Injury Without Contact: ACL injuries and what you can do to prevent them

Injury Without Contact - Preventing ACL Injuries

This Fall there have been a rash of season ending ACL injuries in the NFL.  45 injuries in 8 weeks to be exact, and the majority have been non-contact.  In my opinion, injuries of this nature should not occur at the rate they do.  They aren’t always preventable, but you can significantly reduce your chances of an ACL injury with proper off-season and in-season strength-training protocols.

Below are 3 things that will significantly reduce your risk of an ACL injury.

  1. Strengthen the VMO
    The Vastus Medialis Oblique or VMO is the inner, teardrop shaped Quadriceps muscle that crosses the knee and is essential for stability of the joint.  If VMO strength is in balance with the rest of the quadriceps, the kneecap will be able to track properly.  Furthermore, by strengthening the VMO you can expect an increase in sprinting and jumping ability.  You can strengthen your VMO by performing: Poliquin step-ups, Petersen step-ups, VMO sled drags, Split Squats, and Full Squats.
  2. Improve ham to quad strength ratio
    Hamstrings act as dynamic stabilizers of the knee.  If the hamstrings aren’t strong enough the knee joint can experience significant shearing forces, such as when the lower portion of the leg is fixated into the ground and the upper portion of the leg is forced forward.  You see this occur during non-contact ruptures in sports when a player suddenly falls to the ground after making a cut or jump.  Most physical therapists recommend a hamstring-to-quadriceps ratio of 66 percent, meaning that your hamstrings should be able to produce 66 percent of the force of the quadriceps.  If the quads are overdeveloped compared to the hamstrings, shearing forces will occur and a great deal of stress will be placed on the ACL leading to a partial or complete tear.  To achieve structural balance and protect your knee joint, it is important to train both functions of the hamstrings – knee flexion and hip extension – and use proper loading parameters.  As knee flexors, the hamstrings are predominantly fast twitch muscle fibers so using a protocol with a lower rep range (4-6 reps) would be appropriate to create a sufficient overload.  Slightly higher rep ranges should be used with hip extension movements.  Hamstrings work includes Leg Curl variations, RDL’s, Good Mornings, Back Extensions and Glute Ham Raises.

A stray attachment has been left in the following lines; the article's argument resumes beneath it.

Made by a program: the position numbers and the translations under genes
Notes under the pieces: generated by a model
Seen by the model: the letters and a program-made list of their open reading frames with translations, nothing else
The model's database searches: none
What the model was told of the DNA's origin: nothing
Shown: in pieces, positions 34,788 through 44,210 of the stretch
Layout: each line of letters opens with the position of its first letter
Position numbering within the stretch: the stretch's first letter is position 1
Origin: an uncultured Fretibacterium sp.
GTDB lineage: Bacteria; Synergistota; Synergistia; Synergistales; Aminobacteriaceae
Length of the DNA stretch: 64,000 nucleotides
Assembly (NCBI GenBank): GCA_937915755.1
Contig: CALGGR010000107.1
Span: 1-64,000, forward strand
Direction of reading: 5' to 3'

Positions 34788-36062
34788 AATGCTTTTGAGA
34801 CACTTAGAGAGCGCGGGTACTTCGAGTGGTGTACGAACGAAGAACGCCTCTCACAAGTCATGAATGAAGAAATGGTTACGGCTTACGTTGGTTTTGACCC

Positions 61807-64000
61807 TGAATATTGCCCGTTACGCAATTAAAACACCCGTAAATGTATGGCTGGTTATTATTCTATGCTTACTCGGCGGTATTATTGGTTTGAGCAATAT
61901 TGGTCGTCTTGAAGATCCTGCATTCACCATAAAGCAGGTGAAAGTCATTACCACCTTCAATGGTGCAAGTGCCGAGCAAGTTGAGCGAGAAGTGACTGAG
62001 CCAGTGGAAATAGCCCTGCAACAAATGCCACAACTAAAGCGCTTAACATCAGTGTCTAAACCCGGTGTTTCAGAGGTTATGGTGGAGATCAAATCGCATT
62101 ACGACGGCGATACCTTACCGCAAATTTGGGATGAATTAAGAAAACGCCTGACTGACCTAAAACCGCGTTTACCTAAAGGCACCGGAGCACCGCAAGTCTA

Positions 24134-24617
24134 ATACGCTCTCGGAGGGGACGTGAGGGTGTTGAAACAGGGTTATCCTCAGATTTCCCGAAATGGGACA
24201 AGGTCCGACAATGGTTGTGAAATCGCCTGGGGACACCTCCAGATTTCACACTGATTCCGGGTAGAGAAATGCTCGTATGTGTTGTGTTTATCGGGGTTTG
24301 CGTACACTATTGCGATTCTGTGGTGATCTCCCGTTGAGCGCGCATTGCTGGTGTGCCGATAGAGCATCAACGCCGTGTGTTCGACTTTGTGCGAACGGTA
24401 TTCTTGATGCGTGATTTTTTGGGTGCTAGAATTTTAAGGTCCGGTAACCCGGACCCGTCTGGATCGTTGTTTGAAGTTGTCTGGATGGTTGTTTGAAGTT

3. Improve ankle mobility
    Lack of ankle mobility, specifically dorsi flexion, is often overlooked as a culprit to many knee injuries.  Take Derrick Rose of the Bulls for example.  Rose suffered a myriad of injuries toward the end of the ’11-’12 season including a significant ankle sprain before suffering a season ending ACL tear.  After an injury to any joint, such as an ankle sprain, it is common for that joint to lose normal range of motion.  Then slap a brace or ankle tape on and the joint is completely locked up, inhibiting movement.  When there is limited mobility in the ankle, whether it’s from tape, a brace, high top Nike’s or just natural tightness, the body will look elsewhere to create the range of motion needed to complete a movement.  In many cases that happens to be the knee joint which is intended to be a stable joint.  If the aforementioned VMO and Hamstrings strength are not up to par then something will need to give and often it is the ACL.  To ensure optimal ankle mobility especially after an ankle sprain, visit an Active Release Technique (ART) specialist or a Fascial Stretch Therapist in your area.

In-Season training is equally as important as following a properly designed off-season strength program to reduce injury risk.  Training during the season will allow you to maintain your strength levels and address tissue quality for greater mobility.

An ACL injury can be a major setback to an athlete’s career.  It can even mean an early end your playing days.  Take action now and stay on the field.